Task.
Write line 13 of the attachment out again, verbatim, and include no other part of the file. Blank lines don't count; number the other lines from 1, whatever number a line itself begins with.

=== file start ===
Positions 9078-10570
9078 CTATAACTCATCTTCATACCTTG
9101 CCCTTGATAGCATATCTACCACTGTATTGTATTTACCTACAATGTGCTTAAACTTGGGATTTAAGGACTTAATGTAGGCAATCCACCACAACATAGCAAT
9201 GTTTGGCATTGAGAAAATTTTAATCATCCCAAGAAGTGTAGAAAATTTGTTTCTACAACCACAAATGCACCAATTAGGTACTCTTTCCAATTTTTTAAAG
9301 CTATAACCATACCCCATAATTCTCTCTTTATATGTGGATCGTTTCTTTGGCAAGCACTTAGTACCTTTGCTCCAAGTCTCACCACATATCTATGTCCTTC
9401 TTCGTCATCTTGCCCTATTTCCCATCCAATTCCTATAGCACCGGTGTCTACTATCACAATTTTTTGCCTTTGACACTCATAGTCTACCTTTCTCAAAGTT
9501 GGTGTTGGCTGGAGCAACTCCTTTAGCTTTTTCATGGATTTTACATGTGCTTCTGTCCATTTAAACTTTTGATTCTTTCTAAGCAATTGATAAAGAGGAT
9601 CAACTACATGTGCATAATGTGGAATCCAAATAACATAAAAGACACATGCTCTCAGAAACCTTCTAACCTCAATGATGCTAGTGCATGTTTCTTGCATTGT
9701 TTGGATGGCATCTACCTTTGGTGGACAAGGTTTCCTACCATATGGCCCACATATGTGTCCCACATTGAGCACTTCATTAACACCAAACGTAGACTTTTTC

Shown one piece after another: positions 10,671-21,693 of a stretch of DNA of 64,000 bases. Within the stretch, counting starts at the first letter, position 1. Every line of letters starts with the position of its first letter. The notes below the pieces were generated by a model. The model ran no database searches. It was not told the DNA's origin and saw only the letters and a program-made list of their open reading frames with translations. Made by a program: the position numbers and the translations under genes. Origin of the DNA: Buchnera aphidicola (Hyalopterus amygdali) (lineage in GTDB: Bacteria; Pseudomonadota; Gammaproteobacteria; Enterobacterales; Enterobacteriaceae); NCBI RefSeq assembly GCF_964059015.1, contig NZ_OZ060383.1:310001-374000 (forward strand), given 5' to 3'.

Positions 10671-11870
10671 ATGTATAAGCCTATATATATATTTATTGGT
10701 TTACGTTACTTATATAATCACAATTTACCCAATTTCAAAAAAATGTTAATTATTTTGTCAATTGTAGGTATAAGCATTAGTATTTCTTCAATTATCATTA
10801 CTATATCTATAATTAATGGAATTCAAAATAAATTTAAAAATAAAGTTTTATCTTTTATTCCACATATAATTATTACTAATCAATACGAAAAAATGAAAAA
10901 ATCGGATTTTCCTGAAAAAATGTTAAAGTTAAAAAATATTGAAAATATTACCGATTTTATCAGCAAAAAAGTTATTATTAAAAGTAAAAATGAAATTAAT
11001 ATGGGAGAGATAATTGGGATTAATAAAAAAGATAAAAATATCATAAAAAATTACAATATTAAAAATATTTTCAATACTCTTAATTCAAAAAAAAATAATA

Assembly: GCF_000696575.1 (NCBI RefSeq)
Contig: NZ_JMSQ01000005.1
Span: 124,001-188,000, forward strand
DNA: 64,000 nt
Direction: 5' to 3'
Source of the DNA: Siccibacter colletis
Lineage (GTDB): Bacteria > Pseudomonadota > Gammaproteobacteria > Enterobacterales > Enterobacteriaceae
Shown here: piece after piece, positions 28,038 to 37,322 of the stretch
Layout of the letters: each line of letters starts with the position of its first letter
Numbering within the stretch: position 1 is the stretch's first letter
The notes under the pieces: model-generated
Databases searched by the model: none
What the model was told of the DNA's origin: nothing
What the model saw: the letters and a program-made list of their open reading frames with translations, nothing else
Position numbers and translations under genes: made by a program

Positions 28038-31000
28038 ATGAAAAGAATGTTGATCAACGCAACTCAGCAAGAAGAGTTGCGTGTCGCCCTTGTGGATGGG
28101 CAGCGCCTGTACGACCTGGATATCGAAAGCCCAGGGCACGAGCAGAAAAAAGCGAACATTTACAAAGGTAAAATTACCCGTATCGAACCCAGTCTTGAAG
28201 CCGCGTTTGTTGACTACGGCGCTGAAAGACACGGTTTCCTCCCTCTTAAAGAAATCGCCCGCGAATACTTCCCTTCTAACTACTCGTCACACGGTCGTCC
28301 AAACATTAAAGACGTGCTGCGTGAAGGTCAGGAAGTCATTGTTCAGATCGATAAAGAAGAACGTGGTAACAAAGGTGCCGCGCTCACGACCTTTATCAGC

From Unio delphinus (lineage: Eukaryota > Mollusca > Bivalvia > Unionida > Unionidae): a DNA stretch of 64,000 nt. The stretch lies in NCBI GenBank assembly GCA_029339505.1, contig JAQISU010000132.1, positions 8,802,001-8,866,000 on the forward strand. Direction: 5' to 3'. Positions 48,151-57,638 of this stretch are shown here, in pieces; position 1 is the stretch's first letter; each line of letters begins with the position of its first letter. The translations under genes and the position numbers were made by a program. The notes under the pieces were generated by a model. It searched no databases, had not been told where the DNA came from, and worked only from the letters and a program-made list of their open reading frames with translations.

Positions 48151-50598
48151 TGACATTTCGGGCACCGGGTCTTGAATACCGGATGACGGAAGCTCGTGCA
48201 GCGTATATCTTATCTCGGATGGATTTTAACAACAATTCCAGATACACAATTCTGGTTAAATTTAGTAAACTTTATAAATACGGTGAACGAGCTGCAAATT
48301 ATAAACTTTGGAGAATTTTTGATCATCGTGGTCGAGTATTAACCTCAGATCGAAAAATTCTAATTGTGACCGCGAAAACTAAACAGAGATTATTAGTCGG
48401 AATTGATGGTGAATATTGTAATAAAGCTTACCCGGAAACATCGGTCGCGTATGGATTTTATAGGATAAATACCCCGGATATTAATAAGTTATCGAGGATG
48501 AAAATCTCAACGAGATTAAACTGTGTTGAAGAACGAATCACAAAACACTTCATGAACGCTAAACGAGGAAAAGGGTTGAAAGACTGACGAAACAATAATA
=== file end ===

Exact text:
10701 TTACGTTACTTATATAATCACAATTTACCCAATTTCAAAAAAATGTTAATTATTTTGTCAATTGTAGGTATAAGCATTAGTATTTCTTCAATTATCATTA